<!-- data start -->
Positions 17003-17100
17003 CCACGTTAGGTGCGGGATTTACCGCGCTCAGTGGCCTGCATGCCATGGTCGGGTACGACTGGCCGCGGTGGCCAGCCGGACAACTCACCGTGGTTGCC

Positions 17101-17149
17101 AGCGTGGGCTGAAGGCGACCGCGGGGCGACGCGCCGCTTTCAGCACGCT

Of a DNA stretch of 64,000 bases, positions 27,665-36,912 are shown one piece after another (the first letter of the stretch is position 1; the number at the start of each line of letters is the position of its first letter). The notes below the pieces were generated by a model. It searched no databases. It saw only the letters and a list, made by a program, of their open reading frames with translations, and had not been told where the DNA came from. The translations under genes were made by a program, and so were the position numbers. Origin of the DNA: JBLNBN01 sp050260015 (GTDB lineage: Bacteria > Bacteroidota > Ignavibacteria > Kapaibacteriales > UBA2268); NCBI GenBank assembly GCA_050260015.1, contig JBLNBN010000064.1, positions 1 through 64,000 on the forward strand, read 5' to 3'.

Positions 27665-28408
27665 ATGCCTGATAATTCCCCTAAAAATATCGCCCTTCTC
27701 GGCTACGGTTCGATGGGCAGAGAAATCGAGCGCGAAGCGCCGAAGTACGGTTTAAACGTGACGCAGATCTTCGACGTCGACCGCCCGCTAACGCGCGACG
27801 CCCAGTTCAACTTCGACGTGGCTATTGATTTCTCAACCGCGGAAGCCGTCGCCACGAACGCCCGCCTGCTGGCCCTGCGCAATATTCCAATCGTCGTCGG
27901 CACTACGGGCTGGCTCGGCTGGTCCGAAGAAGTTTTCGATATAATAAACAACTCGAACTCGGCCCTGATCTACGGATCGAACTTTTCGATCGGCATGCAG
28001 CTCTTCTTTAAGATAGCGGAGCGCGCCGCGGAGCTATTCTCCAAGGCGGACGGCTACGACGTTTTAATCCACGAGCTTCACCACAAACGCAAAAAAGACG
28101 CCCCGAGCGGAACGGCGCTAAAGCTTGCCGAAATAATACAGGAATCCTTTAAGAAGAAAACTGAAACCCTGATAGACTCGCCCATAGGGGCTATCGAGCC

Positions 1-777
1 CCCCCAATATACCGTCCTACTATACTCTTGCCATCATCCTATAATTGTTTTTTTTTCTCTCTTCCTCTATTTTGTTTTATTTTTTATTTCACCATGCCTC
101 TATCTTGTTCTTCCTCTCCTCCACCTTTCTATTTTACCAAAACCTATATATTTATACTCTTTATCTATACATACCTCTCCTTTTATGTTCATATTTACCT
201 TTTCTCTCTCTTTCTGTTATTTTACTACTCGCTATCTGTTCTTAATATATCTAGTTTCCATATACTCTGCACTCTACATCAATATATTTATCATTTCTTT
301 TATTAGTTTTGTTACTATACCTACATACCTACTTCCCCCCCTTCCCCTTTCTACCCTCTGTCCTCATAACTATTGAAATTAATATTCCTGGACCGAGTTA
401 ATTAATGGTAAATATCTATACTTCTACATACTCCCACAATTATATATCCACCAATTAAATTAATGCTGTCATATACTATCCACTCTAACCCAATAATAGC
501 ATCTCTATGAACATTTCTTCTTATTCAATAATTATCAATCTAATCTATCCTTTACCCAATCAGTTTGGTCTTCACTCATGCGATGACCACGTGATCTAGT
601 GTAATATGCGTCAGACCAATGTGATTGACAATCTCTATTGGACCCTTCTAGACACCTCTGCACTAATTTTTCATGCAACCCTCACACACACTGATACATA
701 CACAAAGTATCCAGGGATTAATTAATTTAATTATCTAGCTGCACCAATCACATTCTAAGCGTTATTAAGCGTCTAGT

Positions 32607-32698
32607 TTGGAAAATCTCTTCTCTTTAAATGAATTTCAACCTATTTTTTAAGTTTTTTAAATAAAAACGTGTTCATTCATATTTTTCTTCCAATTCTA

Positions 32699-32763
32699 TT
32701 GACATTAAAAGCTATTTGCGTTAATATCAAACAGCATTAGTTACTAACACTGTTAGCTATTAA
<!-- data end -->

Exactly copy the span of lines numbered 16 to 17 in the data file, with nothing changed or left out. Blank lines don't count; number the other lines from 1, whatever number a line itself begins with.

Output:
201 TTTCTCTCTCTTTCTGTTATTTTACTACTCGCTATCTGTTCTTAATATATCTAGTTTCCATATACTCTGCACTCTACATCAATATATTTATCATTTCTTT
301 TATTAGTTTTGTTACTATACCTACATACCTACTTCCCCCCCTTCCCCTTTCTACCCTCTGTCCTCATAACTATTGAAATTAATATTCCTGGACCGAGTTA